“Power to the People,” blared overhead as 14,000 people with “Feel the Bern” emblazoned on their chests packed Salt Lake City’s This is the Place Heritage Park Friday afternoon.
Presidential candidate and Vermont Senator Bernie Sanders used the rally as an opportunity to emphasize the focus of his unique, people-centered campaign.
“What this campaign is about, and what I am urging the American people to do, is to think outside of the box, outside of the status quo, outside of the options that the media thinks you have,” Sanders said.
Sanders noted that his campaign had little recognition 10 months ago. Now, he is one of the frontrunners in national polls. He said this is because his campaign is focused on listening to the entire country and its problems instead of focusing on wealthy donors.
He said his campaign is listening to the youth, African American, Latino, Native American, senior and disabled veteran communities in order to pinpoint the real changes that need to be made in the country.
The crowd cheered as he called for reforms in campaign financing, education, criminal justice, health care, the environment and wealth distribution.
Sanders said many people find his ideas radical; he believes they are very sensible. He justified his reform plans by explaining they would be economically supported by imposing taxes on Wall Street and multinational corporations.
His desire to address these real problems, however, has led to something profound. “We’re doing something very radical in American politics,” Sanders said. “We’re telling the truth.”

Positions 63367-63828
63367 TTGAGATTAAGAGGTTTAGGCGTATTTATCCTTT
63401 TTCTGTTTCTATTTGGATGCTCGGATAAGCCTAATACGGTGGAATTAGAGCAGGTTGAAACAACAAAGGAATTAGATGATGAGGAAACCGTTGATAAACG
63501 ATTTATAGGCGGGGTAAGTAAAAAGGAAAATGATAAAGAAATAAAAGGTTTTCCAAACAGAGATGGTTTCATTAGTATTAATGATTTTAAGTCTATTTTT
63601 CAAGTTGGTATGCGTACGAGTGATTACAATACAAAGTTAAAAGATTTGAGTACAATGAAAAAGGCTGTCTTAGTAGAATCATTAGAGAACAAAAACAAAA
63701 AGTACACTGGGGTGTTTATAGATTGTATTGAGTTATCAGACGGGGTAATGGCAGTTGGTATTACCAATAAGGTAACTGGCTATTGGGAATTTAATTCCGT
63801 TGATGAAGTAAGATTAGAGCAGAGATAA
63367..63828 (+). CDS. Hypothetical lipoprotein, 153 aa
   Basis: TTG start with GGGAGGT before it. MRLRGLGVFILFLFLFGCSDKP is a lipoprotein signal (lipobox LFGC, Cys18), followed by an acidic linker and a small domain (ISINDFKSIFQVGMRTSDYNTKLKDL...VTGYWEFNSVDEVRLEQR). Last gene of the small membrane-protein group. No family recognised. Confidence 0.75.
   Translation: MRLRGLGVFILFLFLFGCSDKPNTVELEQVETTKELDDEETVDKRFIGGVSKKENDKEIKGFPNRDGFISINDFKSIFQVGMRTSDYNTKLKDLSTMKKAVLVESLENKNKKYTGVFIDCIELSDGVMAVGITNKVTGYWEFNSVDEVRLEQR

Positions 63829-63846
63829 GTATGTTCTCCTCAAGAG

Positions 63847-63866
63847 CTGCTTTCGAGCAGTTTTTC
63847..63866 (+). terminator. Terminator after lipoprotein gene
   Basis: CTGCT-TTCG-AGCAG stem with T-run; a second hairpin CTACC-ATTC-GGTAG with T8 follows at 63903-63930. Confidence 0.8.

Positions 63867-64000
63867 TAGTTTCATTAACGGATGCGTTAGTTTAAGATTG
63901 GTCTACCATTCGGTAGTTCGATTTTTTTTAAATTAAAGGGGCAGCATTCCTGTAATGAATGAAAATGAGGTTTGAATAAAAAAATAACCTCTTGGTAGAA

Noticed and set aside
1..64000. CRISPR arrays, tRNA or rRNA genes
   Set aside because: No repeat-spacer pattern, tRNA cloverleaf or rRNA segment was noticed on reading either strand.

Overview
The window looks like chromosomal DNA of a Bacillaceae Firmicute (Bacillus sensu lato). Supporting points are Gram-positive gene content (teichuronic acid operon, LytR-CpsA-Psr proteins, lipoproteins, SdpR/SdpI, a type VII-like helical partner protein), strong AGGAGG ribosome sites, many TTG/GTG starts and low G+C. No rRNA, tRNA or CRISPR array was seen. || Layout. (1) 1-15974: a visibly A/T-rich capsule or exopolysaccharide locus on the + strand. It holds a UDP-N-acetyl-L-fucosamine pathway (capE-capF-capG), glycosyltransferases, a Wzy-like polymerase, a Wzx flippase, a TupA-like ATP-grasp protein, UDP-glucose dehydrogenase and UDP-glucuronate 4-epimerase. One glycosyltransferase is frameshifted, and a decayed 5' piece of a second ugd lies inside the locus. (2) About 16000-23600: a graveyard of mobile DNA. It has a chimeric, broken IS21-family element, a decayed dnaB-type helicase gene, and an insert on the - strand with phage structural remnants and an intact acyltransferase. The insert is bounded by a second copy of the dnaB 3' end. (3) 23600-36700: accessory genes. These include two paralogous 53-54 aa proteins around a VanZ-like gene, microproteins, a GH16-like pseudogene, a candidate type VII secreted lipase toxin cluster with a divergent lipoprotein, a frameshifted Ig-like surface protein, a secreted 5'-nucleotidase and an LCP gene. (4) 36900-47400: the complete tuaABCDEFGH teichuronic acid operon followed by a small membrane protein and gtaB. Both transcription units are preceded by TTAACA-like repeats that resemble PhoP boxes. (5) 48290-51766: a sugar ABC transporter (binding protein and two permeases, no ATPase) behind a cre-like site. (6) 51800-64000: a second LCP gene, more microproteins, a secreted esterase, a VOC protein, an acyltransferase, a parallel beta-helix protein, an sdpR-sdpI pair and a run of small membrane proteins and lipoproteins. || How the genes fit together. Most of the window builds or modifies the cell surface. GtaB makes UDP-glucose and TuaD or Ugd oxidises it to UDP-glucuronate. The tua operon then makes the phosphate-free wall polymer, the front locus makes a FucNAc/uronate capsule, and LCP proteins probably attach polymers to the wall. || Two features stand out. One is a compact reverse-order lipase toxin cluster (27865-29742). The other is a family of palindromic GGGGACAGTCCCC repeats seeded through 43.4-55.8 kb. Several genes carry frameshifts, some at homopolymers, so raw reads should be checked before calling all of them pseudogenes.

This “radicalism” is the reason many supporters went to the rally.
Salt Lake City residents Alex Anderson, 26, and Piper Shipman, 23, are roommates both working and trying to finish their university education. They said that even though they have good jobs, paying for school is still difficult. Sanders’ call for free public universities could help them finish school, they said, and his health care reforms could be beneficial as they pursue careers in the medical field.
Neither Anderson nor Shipman have voted before, but they decided to register in support of Sanders’ cause. “He’s a genuine person. He’s working for the good of the people instead of himself,” Anderson said.
Natalia Abril, a 20-year-old student at the University of Utah, supports Sanders for similar reasons.
“He (strives for) a sense of equality,” Abril said. “He’s speaking for people who don’t normally speak for themselves.”
Utah residents were also impressed with the symbolism of the rally’s location. This is the Place Heritage Park is where Brigham Young first saw the Salt Lake Valley, and supporters explained that Sanders is also a sort of visionary.
Warner Woodworth, emeritus professor at the BYU Marriott School of Business, went further to compare Sanders to Young, saying both are anti-establishment and for the people.
Sanders took the time to say that while he is for the people, Donald Trump is definitely not. He said that the American people will not elect Trump because he “lies all the time” and divides the nation.
“Perhaps most importantly what the American people know is what every major religion has taught us: love trumps hatred,” Sanders said.
Sanders and his campaign team urged Utahns to participate in Utah’s upcoming caucuses to help bring about the change they believe is necessary for the country – a change Sanders said only he can bring.
“Everybody here knows real change never comes about from the top on down,” Sanders said. “It comes about from the bottom on up.”